Published 28 December, 2020

5 Must Read Books for HR Professionals (5 Mins Read)

Good books have a sort of exceptional power. If you let them in, they can change your life, serve as a compass or guide and give you a lift when you need it the most. Books are a great medium to obtain an in-depth knowledge of your industry. Reading about your profession can help you face different challenges in your job with confidence. In a study of about 1,900 professionals it was found that 42% felt more confident doing their job after they read books on a related subject and 74% felt more confident after they took an extra course related to their profession. Whether you manage people or take a more casual interest in HR or an HR professional looking to expand your knowledge, then there are number of books you can read to cater to your interest and learning. Here are the top 5 books which a HR professional must read:

  1. First, Break All the Rules: What the World’s Greatest Managers Do Differently| by Marcus Buckingham and Curt Coffman

Out of hundreds of books on how to improve your organizational performance, here is the one book that is based on an extensive empirical evidence and focuses on the specific actions managers can take to make their organizations better. In a world in which managing people provides the differentiating advantage, First, Break All the Rules is a must-read book. If you believe innovation in the workplace for leaders is overrated, then you need to read this book. Marcus Buckingham and Curt Coffman will open up your mind and will convince you to break the rules of conventional wisdom while helping you build a team of highly innovative and productive professionals.

  1. Why Employees Don’t Do What They’re Supposed To Do And What You Can Do About It | by Ferdinand Fournies

Everyone loses focus at some point in time. But as a leader, you must be in a position to control this and bring it back on track. This Ferdinand Fournies’ book helps in understanding the reasons behind an employee’s staying off the course and offers solutions to manage that effectively. In a simple, straightforward language, Fournies offers many practical solutions to the problems of the employee performance. This book is a must for the desk of anyone who is an entrepreneur or manages others.

  1. Human Resource Management | by Gary Dessler 

Author Gary Dessler is a pioneer in Human Resource Management literature and his scientific work Human Resource Management is arguably one of the most read and studied HR books. The latest edition of the book covers all the key aspects of HR. It includes a practical, step-by-step explanation of the key cornerstones of Human Resources. Dessler breaks this down into five parts: recruitment, placement & talent management, training & development, compensation, and employee relations.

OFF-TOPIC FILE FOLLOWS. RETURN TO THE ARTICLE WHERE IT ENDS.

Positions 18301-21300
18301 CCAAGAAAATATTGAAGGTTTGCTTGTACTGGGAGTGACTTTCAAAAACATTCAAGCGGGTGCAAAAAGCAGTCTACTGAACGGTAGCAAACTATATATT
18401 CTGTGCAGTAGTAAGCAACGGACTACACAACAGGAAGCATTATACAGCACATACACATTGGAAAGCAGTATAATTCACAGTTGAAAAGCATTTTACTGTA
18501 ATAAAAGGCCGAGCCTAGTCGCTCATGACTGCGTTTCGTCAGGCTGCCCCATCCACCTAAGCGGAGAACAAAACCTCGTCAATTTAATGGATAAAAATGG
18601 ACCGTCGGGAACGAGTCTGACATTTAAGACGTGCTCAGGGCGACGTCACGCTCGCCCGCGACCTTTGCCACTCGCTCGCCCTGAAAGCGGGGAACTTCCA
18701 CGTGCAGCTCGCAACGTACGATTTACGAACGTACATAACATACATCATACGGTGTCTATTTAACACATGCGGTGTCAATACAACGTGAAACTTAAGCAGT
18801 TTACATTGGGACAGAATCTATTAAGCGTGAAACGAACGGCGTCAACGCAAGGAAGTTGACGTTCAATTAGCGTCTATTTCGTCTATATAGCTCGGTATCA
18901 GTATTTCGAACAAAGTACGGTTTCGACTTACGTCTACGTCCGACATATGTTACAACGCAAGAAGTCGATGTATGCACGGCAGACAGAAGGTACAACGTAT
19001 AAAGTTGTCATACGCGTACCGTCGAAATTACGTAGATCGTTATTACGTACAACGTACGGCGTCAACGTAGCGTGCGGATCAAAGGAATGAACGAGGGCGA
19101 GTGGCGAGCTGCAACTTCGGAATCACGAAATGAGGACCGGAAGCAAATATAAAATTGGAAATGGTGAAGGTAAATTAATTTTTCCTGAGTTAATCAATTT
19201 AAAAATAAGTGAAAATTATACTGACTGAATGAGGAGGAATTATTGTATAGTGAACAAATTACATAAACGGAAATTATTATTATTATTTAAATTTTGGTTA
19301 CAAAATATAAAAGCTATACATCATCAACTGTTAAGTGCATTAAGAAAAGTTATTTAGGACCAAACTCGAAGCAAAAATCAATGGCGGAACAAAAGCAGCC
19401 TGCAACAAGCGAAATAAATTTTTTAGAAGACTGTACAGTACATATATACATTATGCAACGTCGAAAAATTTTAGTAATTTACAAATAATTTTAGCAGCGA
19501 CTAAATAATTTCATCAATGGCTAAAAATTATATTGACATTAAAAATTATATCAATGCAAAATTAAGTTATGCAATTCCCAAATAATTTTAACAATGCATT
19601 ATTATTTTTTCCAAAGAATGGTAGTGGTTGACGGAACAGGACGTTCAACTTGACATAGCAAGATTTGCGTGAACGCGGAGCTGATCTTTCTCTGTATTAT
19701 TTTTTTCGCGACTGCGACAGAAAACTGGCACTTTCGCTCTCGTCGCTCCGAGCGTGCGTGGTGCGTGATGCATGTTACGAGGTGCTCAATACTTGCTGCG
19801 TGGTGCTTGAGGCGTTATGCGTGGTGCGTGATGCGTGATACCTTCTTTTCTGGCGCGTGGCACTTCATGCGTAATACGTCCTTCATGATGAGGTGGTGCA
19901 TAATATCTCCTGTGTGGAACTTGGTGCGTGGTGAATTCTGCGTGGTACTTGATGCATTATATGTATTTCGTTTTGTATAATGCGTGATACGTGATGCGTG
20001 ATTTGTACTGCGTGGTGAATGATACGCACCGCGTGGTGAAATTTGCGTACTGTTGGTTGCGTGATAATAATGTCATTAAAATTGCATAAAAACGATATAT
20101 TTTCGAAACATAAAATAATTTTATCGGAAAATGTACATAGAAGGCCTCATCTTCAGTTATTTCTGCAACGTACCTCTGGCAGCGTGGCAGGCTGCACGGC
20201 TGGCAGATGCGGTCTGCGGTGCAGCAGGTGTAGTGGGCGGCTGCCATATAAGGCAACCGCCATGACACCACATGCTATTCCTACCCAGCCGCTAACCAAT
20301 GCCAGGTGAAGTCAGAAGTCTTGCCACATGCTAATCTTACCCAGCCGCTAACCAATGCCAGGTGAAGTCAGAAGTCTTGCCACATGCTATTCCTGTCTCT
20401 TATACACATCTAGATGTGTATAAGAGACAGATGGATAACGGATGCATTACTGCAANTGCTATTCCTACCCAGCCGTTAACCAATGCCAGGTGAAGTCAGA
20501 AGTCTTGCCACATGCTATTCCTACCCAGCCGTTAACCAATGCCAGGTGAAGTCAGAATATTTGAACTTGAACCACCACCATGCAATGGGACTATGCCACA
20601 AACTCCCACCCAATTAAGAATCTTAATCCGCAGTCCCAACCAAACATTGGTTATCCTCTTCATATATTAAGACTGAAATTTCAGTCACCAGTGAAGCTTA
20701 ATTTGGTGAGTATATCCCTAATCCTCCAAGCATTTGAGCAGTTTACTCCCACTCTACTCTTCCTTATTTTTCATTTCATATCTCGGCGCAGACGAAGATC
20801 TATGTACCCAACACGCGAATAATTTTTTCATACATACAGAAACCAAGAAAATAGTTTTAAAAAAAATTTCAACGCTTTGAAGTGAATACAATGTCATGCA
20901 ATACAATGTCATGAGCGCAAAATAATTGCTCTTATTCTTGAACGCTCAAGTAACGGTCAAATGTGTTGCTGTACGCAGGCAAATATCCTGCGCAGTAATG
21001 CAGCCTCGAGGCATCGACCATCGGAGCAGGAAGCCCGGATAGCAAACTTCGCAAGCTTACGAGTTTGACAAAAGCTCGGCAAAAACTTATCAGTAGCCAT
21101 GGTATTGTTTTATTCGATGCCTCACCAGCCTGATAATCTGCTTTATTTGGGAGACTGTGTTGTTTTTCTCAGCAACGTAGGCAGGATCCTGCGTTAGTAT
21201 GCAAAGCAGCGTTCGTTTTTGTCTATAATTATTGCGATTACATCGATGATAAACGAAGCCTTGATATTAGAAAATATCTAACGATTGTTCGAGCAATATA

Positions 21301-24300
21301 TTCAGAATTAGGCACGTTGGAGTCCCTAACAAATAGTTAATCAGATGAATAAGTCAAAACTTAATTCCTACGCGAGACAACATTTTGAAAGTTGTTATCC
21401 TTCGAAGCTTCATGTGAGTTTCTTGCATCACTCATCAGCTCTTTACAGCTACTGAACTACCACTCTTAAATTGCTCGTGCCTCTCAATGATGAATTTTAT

4.  HR disrupted: It’s time for something different | by Lucy Adams

How can we lead, manage, engage and support employees in a radically different way? What will the role of HR look like in the future? According to Adams, disruptive HR has three pillars. Firstly, it doesn’t treat employees as children but as adults. Secondly, employees are treated as consumers, leaving behind the one size fits all approach. Lastly, the employees are treated as human beings as they are and not like machines. With a series of interesting and very recognizable examples from her role as HR director at the BBC, Adams illustrates how people can be managed better in an increasingly digital and disruptive business environment.

5.  Thinking, Fast and Slow | by Daniel Kahneman

Although, it’s not an HR book explicitly, this book provides you a detailed explanation of modern psychology. This classic explains much of the research done by Kahneman and relates it to many of the well-known psychological theories and biases. The book explains that there are two systems of thinking. One is Fast, automatic thinking (system 1) and the other is slow, logical thinking (system 2). System 1 is our intuitive, fast response, whereas system 2 is our logical, more deliberative reaction. Whenever we run into a new situation or asked a question – these systems come up with answers that often differ from each other.

The book shows how knowing these systems can be useful to you. Biases like anchoring, availability bias, loss aversion, framing and the sunk cost fallacy are all explained using these two systems. Learning about these biases helps you to make better decisions and can help you to convince others. This book is probably the hardest read of them all. It is very detailed so, try to read every chapter – especially the beginnings – but don’t be afraid to skim through some of the other parts of the book once you understand the key ideas.

Takeaway: If you are still not sure that you would be able to find the time to take on a whole book of HR knowledge, then there are other ways you can fit career development into your day-to-day life. Try listening to HR-specific podcasts from industry leaders. This is a great way to cherry pick the subjects you wish to focus on. You can also follow HR influencers on social media to see what tips and titbits they share online in order to stay up-to-date with the latest information. You can also attend talks or networking events or even watch them online during your daily commute, if you are unable to make it. As HR is a fast-moving industry, so it certainly pays to stay on top of not only the employment laws but also other industry trends.




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